It’s winter, Christmas is coming, and music again abounds. For many people, the Sounds of the Season on CBC, the “classical music of Christmas” on FM 96.3, and other traditional musical events mark the beginning of the holiday season. This week, I joined friends at two such events: the Toronto Star Christmas Carol Concert in support of their Santa Claus Fund, and the Toronto Mendelssohn Choir Festival of Carols.
This was the 36th year of the Star Carol Concert, held at the beautiful St. Paul’s Church on Bloor Street, the largest Anglican church in Toronto. The sanctuary of St. Paul’s was designed by Edward James Lennox, the architect of the Old City Hall and Casa Loma, and opened in 1913. Four thousand people filled the church last Saturday afternoon, at two successive concerts, to join six church choirs and two children’s choirs from across the GTA, the Canadian Staff Band of the Salvation Army, and Canon Dr. Giles Bryant of Peterborough, singing the traditional songs of Christmas. With the organ and the band playing, Dr. Bryant leading, and a crowd of 2,000 filling every pew, spirits soar with the music. Dr. Bryant, who resembles Santa Claus, is renowned for his wit and his capacity to cajole the crowd to give generously to the cause: Christmas gift boxes for 45,000 children living in poverty in Toronto, Mississauga, Brampton, Ajax and Pickering. As a fundraiser, and as a harbinger of the Christmas season, the concert is a proven success.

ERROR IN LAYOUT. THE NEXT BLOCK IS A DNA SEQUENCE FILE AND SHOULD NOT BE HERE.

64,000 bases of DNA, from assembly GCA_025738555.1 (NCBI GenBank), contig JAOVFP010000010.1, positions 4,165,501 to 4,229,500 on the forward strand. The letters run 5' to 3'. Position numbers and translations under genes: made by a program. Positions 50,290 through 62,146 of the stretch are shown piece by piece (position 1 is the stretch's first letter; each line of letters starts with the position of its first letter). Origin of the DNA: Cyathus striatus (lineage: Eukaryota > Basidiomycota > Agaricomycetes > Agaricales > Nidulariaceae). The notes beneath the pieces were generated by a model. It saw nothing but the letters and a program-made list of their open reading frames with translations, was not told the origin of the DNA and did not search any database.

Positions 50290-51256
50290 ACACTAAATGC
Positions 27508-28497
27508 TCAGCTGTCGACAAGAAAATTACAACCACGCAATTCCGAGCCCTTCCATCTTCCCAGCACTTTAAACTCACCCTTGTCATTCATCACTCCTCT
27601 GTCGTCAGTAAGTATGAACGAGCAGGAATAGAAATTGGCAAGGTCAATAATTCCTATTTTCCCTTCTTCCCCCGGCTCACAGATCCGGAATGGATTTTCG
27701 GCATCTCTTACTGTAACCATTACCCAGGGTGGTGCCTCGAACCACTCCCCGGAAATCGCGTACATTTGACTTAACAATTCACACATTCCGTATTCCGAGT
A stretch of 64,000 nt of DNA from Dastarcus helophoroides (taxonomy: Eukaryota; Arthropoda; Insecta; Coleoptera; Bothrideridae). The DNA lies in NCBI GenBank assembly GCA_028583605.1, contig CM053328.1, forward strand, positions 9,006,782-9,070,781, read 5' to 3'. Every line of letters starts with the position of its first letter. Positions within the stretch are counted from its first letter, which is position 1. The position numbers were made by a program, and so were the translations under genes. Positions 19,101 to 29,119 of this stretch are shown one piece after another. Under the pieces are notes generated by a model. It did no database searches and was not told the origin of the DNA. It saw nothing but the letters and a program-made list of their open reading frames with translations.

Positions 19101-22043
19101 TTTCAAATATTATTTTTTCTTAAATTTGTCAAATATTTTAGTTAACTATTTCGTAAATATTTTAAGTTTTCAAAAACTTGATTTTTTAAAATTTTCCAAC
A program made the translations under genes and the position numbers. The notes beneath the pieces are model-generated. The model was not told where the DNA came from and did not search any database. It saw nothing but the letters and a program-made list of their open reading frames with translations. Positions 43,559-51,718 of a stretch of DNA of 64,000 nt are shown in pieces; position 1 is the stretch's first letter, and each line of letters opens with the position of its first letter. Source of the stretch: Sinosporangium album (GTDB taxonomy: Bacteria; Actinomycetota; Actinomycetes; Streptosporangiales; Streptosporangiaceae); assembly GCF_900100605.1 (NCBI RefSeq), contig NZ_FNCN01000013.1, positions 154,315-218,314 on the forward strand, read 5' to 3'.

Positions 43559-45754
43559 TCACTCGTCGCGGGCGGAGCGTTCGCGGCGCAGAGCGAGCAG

The Toronto Mendelssohn Choir has existed for 120 years and is considered one of Canada’s leading choirs. Directed since 1997 by Noel Edison, the choir is composed of over 100 volunteer choristers and 20 professional singers who are the Elora Festival Singers. They were joined in this concert at Yorkminster Park Baptist Church on Yonge Street by the volunteer 30-piece Canadian Staff Band, under John Lam. The brass band was sophisticated, smooth and amazingly sensitive, simulating the sounds of the season in many of their pieces, a delight for those of us unfamiliar with the range of expression an experienced brass band can project. The choir lived up to all expectations, singing a repertoire of beloved Christmas music with descants and arrangements that were unique, modern and demanding. Their renditions of Eric Whitacre’s modern Lux Aurumque and of Healey Willan’s Hodie, Christus natus est, sung by the choir lined up along the aisles of the church from front to back, were particularly compelling, taking full advantage of the acoustics of the venue.
This concert was streamed live on the internet and has been archived for later viewing. This new initiative by the choir is good for them and good for us. They expand their audience; we get to hear concerts we may have missed. As the CBC no longer broadcasts live concerts, and has largely withdrawn from support of the Canadian classical music scene, maybe this is the wave of the future.
Undoubtedly, there are Christmas concerts and carol services in every town and city across the country. Whether one is a practicing Christian or not, this music is one of the treasures of our Western Christian tradition. A good choir, an organ and a brass band, singing and playing the music of our cultural heritage with verve and panache is a heart-warming and uplifting experience. To join in that singing with a community of others is one of the joys of the season. Long may this tradition continue.